Thursday in the Fourth Week of Ordinary Time

Ephesians 4:20-24

Putting Off and On

We begin by repeating 4:20 which we read yesterday: “But that is not the way you learned Christ!” meaning that we are no longer to walk as the Gentiles or pagans walk.  Now that we have been born again of the Spirit by saving faith in Christ Jesus, we are to walk in a completely different manner.

This manner of walking, about which we are to speak, involves two truths: one is that the way in which we are to walk as believers is impossible for us in and of ourselves.  The Christian knows this; indeed, it was his sins and his native inability and weakness against his sinful nature that drove him to Christ.  But a second truth is that since coming to know Christ, he has given us of his Holy Spirit so that, relying on the Spirit’s power working within, we may so walk in the way which was before impossible for us.  And because of the Spirit’s presence within, Paul may exhort us: “Put off your old self, which belongs to your former manner of life and is corrupt through deceitful desires…and put on the new self, created after the likeness of God in true righteousness and holiness.”  In other words, “Be what you are!”  As people who have been born again, we are new creations” (1 Corinthians 5:17).  The shattered image of God is slowly being restored through the redemptive work of the Holy Spirit as we are recreated after the image of Christ.  We say with John the Baptist, “He must increase, but I must decrease” (John 3:30), and with Paul, “I die every day” (1 Corinthians 15:31).

So here Paul uses the metaphor of putting off the old self and putting on the new self.  In speaking of “self,” it is clear that he is not using this metaphor as if speaking of something as temporary as “clothing,” which we put off and on every day.  No.  In speaking of “self,” Paul includes our very lives, thoughts, words, and actions—anything that is of the old self—that self which we were before our rebirth—must be “put off,” and thus, disposed of.  That self was indeed put to death at our conversion, but we must now be certain that the works of that old self are put to death.  And we must now put on the new self—that self that is after the manner of Christ, that is, his life, thoughts, words, and actions.  This self indeed came to life in our conversion, but we must now cultivate that new self, that new life.  And doing so certainly includes Bible reading and prayer, but it must also include a changed life that reflects the life of Christ.  Being and doing go together in the Christian life.  We must certainly first be, but we must then do.  And when the second does not follow the first, it makes all sincere Christians wonder, and makes for a terrible witness before the world.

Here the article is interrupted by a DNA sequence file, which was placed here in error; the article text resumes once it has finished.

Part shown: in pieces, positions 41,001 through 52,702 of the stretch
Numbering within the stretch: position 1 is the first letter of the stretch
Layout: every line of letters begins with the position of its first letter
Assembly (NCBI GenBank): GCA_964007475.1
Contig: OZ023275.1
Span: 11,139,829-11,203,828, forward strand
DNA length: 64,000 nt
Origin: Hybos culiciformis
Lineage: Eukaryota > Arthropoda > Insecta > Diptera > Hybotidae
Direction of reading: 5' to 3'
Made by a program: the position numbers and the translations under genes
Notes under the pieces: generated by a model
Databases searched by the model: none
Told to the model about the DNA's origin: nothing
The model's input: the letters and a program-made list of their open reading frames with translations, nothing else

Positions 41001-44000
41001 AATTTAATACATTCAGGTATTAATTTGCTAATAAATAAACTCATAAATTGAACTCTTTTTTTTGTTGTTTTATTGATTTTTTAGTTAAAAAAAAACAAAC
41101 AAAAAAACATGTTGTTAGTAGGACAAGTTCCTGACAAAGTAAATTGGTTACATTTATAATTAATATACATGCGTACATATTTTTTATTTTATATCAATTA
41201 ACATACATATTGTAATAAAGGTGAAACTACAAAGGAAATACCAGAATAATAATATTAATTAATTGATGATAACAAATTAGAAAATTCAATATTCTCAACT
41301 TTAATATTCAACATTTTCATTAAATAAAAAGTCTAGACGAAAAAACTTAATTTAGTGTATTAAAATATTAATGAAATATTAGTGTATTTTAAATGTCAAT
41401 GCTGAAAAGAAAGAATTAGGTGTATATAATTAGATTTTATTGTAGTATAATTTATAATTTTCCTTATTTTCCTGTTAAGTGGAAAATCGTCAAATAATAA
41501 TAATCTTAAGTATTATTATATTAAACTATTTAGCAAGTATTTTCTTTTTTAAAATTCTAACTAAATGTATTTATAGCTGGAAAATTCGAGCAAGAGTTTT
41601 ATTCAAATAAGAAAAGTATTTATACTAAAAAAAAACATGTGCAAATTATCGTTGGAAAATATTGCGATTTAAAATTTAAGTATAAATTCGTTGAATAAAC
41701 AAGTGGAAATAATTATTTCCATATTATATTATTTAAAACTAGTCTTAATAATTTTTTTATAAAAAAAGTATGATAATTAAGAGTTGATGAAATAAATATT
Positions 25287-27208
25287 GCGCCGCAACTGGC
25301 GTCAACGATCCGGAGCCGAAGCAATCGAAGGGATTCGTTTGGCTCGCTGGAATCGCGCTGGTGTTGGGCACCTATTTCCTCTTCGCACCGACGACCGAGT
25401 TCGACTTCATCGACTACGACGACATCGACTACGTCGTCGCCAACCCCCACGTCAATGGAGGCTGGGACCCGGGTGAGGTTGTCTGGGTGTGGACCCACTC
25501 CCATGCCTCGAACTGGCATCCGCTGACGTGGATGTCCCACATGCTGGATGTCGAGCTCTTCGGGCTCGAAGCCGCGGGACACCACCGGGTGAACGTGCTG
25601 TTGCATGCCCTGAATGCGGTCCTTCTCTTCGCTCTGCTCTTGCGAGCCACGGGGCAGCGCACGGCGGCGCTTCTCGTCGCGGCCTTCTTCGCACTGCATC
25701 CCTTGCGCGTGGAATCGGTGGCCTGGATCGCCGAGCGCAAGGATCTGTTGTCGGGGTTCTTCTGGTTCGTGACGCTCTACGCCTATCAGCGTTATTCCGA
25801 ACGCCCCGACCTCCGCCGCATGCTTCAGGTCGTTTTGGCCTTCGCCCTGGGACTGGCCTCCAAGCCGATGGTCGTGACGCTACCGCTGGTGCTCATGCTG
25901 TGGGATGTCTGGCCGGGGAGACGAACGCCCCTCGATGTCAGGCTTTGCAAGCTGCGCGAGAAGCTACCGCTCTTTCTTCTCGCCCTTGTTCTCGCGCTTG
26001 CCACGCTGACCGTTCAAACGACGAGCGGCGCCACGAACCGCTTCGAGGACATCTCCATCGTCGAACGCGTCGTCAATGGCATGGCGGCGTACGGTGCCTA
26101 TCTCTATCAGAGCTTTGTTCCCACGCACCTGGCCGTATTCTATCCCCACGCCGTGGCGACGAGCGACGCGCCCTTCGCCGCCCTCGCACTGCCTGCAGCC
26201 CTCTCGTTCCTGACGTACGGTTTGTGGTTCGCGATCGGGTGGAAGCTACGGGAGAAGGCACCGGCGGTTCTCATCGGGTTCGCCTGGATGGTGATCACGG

Author: The Reformed Baptist

My name is Stephen Taylor, ordained Baptist minister of eighteen years pastoral experience with a Ph.D. in Historical Theology from Southwestern Baptist Theological Seminary in Fort Worth, Texas. Better than that, I am married to a godly woman, Karla, who has been very patient with me since 1989. I have two daughters, both of whom I homeschooled for extended periods of time, who became godly young women, and who ran off and married godly young men, all of which is very proper. The oldest daughter has even seen fit to bless me with a grandson and a granddaughter, and my youngest daughter with a grandson, all three of whom are bundles of exceeding joy. As you can see, I am quite blessed. This website is dedicated to helping people grow in the wisdom and knowledge of our Lord Jesus Christ through the gift of writing that the Lord has given to me. It is specifically about helping His people grow in godliness, the theme you see repeated above. I write devotions with this aim and hope that they might be of some help to God’s people. Full disclosure: I am of a Reformed bent, meaning that my understanding of Scripture is primarily informed by the Reformers and their successors of the sixteenth and seventeenth centuries. However, as a student of church history and theology, I strive to remain true to that teaching handed down once for all unto the saints through every age of the Church. I like to think of myself as a “catholic” Christian, as the Reformers thought of themselves. At any rate, feel free to read, pray, and contact me if you wish, or correct me if need be. As you can see, I tend to follow the church year. Of course, I make no special claims about these devotions. I know very well that others have written better and plumbed the depths of God’s word with greater insight. But if my musings help someone draw closer to the Lord, well then, I have my reward. Blessings to you and may the God and Father of our Lord and Savior Jesus Christ speak to you that word which He knows you especially need to hear. Grace & peace, Stephen Taylor

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